Defence secretary Philip Hammond has become the first Cabinet minister to call publicly for a second runway at Gatwick.
Hammond strongly rejected expansion at Heathrow and also ruled out a four-runway hub at Stansted, as well as what he called the “fanciful” Boris Island idea.
The former transport secretary claimed a second runway at Gatwick, followed later by an extra runway at Stansted, would provide “decades worth of passenger growth capacity” while preventing a “disastrous” closure of Heathrow.
Writing in his local paper, the Surrey Herald, he said: “The need for more capacity at London’s airport system is undeniable, but the idea that this has to mean four-runway airports needs to be challenged.”
But he was criticised by Brendon Sewill, chairman of the Gatwick Area Conservation Campaign, who told the Evening Standard: “I doubt if he has walked around the area – if so he would see there is no room for a second runway.”
Sewill said expanding Gatwick would be another example of the “short-term solutions” that had blighted British aviation policy for 60 years.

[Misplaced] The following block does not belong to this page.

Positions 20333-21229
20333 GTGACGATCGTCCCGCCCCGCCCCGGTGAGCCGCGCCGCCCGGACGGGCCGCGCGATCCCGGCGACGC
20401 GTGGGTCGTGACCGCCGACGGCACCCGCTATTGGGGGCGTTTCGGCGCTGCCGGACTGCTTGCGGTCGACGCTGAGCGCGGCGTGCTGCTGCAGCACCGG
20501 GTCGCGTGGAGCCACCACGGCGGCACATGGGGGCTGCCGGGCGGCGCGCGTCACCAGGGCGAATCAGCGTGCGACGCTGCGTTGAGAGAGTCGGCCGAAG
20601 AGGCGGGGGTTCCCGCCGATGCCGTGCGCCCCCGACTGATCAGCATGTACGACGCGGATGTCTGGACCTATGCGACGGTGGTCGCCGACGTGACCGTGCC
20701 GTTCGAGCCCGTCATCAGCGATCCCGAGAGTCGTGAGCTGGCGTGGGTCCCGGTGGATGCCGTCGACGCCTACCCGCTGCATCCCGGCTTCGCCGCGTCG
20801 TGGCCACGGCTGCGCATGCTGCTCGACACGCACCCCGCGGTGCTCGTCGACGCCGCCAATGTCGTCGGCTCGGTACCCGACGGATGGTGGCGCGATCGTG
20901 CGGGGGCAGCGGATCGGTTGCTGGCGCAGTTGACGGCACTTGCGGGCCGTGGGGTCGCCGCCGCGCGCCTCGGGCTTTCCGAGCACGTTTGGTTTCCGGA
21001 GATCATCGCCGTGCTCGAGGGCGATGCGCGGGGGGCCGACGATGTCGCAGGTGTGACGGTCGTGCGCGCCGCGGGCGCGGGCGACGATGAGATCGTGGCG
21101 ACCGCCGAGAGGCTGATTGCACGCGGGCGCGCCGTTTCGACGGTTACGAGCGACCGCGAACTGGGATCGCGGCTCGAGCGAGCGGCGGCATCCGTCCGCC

Gatwick bosses are keen to expand and say a second runway there would affect fewer homes than new runways at Heathrow. However, under an agreement with the local community, a second runway at Gatwick could not be built before 2019.
Hammond said: “Any solution that implies the closure or even the downgrading of Heathrow would be a disaster for the economy, not only of Runnymede and Weybridge, but of the entire west London and Thames Valley corridor.”
He said the traditional hub was less crucial because new aircraft had less need to pause on journeys, and most airlines were in alliances that transferred only between partners.
“So why not reflect that reality with a multi-airport model and expand London’s existing single runway airports at Gatwick and eventually Stansted, to two runways each, providing decades worth of passenger growth capacity.”
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